The Philosophy of Natural Magic, by Henry Cornelius Agrippa, L. W. de Laurence ed. , at sacred-texts.com
Moreover, the Elements themselves teach us fatal events; whence those four famous kinds of divinations, Geomancy, Hydromancy, Aeromancy, and Pyromancy, have got their names, of which the sorceress in Lucan seems to boast herself when she saith:
The first, therefore, is Geomancy, which foreshows future things by the motions of the earth, as also the noise, the swelling, the trembling, the chops, the pits, and exhalation, and other impressions thereof, the art of which Almadel, the Arabian, sets forth. But there is another kind of Geomancy which divines by points written upon the earth by a certain power in the fall of it, which is not of present speculation, but of that we shall speak hereafter.
Now Hydromancy doth perform its presages by the impressions of waters, their ebbing and flowing, their increases, and depressions, their tempests, colors and the like; to which, also, are added visions which are made in the waters. A kind of divination found by the Persians, as Varro reports, was that of a boy who saw in the water the effigies of Mercury, which foretold, in a hundred and fifty verses, all the events of the war of Mithridates. We read, also, that Numa Pompilius practiced Hydromancy, for in the water he called up the gods and learned of them things to come. Which art also Pythagoras, a long time after Numa, practiced. There was of old a kind of Hydromancy had in great esteem amongst the Assyrians,
and it was called Lecanomancy, from a skin full of water, upon which they put plates of gold and silver and precious stones written upon with certain images, names and characters. To this may be referred that art by which lead and wax, being melted and cast into the water, do express manifest marks of images of those things we desire to know. There were also in former years fountains that did foretell things to come, as the fathers' fountain at Achaia, and that which was called the water of Juno, in Epidaurus; but of these more in the following chapter, where we shall speak of Oracles.
Hither also may be referred the divination of fishes, of which kind there was use made by the Lycians in a certain place which was called Dina, near the sea; in a wood dedicated to Apollo, was a hollow in the dry sand, into which he that went to consult of future things let down roasted meat, and presently that place was filled with water and a great multitude of fish and strange shapes, unknown to men, did appear; by the forms of which the prophet foretold what should come to pass. These things doth Atheneus more at large relate in the history of the Lycians.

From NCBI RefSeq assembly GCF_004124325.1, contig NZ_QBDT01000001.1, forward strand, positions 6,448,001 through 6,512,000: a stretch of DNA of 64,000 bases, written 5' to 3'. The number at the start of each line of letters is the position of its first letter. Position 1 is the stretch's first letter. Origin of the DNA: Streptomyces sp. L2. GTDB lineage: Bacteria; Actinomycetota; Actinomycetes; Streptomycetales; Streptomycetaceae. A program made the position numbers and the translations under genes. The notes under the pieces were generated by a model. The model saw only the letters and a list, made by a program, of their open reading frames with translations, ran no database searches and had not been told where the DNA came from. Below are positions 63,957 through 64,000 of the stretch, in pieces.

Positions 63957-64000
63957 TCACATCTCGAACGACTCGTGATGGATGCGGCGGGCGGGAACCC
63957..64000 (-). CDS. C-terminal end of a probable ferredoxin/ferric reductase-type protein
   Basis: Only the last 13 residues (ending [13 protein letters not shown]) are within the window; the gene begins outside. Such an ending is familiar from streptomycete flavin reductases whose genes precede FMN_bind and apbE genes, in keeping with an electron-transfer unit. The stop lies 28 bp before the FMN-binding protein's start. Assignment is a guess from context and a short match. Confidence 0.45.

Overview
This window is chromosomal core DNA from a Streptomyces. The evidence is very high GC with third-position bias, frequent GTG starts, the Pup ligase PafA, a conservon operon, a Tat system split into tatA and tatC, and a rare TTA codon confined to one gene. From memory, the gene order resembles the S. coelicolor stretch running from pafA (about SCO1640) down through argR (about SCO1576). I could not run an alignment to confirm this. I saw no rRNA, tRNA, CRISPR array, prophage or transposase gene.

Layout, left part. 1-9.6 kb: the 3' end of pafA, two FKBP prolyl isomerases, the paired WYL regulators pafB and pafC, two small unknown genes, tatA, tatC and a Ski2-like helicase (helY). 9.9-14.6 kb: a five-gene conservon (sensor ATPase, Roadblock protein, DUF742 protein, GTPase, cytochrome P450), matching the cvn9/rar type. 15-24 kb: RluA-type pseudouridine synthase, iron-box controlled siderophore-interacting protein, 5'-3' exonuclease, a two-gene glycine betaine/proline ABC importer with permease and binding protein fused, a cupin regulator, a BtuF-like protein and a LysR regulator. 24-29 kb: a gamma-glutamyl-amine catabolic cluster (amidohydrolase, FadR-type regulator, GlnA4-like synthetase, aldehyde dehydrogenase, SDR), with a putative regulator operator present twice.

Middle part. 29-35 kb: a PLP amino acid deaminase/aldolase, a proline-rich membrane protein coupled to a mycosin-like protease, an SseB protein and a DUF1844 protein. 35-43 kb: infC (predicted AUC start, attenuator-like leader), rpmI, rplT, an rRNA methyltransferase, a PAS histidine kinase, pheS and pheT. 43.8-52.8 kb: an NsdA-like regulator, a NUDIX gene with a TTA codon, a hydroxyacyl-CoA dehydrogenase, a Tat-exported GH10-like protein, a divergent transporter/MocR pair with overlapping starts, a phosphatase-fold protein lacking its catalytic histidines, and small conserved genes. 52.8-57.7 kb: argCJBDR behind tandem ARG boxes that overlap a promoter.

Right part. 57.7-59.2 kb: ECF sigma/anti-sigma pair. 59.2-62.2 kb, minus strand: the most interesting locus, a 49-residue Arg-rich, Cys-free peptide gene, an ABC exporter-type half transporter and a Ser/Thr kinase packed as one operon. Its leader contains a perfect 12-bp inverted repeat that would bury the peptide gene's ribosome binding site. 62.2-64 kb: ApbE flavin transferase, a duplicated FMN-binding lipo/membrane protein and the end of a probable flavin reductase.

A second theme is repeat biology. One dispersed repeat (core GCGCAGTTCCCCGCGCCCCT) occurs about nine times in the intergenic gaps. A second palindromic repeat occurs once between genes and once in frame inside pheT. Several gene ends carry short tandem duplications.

After the same manner, also, doth Aeromancy divine by airy impressions, by the blowing of the winds, by rainbows, by circles round about the moon and stars, by mists and clouds, and by imagination in clouds and visions in the air.
So also Pyromancy divines by fiery impressions, and by stars with long tails, by fiery colors, by visions and imaginations in the fire. So the wife of Cicero foretold that he would be consul the next year because, when a certain man, after the sacrifice was ended, would look in the ashes, there suddenly broke forth a flame. Of this kind are those that Pliny speaks of—that terrene, pale and buzzing fires presage tempests, circles about the snuffs of candles betoken
rain, and if the flame fly, turning and winding, it portends wind. Also torches, when they strike the fire before them and are not kindled. Also when a coal sticks to a pot taken off from the fire, and when the fire casts off the ashes and sparkles; or when ashes are hard grown together on the hearth, and when a coal is very bright.
To these is also added Capnomancy, so called from smoke, because it searcheth into the flame and smoke; and thin colors, sounds and motions when they are carried upright, or on one side, or round, which we read of in these verses in Statius.
Also in the Æthnean Caves and Fields of the Nymphs in Apollonia, auguries were taken from fires and flames—joyful, if they did receive what was cast into them, and sad, if they did reject them. But of these things we shall speak of in the following chapters, amongst the answers of the Oracles.